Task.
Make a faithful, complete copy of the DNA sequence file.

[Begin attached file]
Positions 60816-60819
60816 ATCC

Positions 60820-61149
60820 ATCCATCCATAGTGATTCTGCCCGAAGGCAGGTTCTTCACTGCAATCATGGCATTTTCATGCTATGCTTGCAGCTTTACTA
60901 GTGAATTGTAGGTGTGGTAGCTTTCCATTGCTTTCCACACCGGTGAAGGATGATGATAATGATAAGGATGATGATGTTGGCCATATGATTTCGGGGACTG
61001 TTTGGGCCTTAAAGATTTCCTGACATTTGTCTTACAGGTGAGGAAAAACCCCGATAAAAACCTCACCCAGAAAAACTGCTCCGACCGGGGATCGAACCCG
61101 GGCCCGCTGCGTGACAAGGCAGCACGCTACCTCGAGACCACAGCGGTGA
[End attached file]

Positions 60816-60819
60816 ATCC

Positions 60820-61149
60820 ATCCATCCATAGTGATTCTGCCCGAAGGCAGGTTCTTCACTGCAATCATGGCATTTTCATGCTATGCTTGCAGCTTTACTA
60901 GTGAATTGTAGGTGTGGTAGCTTTCCATTGCTTTCCACACCGGTGAAGGATGATGATAATGATAAGGATGATGATGTTGGCCATATGATTTCGGGGACTG
61001 TTTGGGCCTTAAAGATTTCCTGACATTTGTCTTACAGGTGAGGAAAAACCCCGATAAAAACCTCACCCAGAAAAACTGCTCCGACCGGGGATCGAACCCG
61101 GGCCCGCTGCGTGACAAGGCAGCACGCTACCTCGAGACCACAGCGGTGA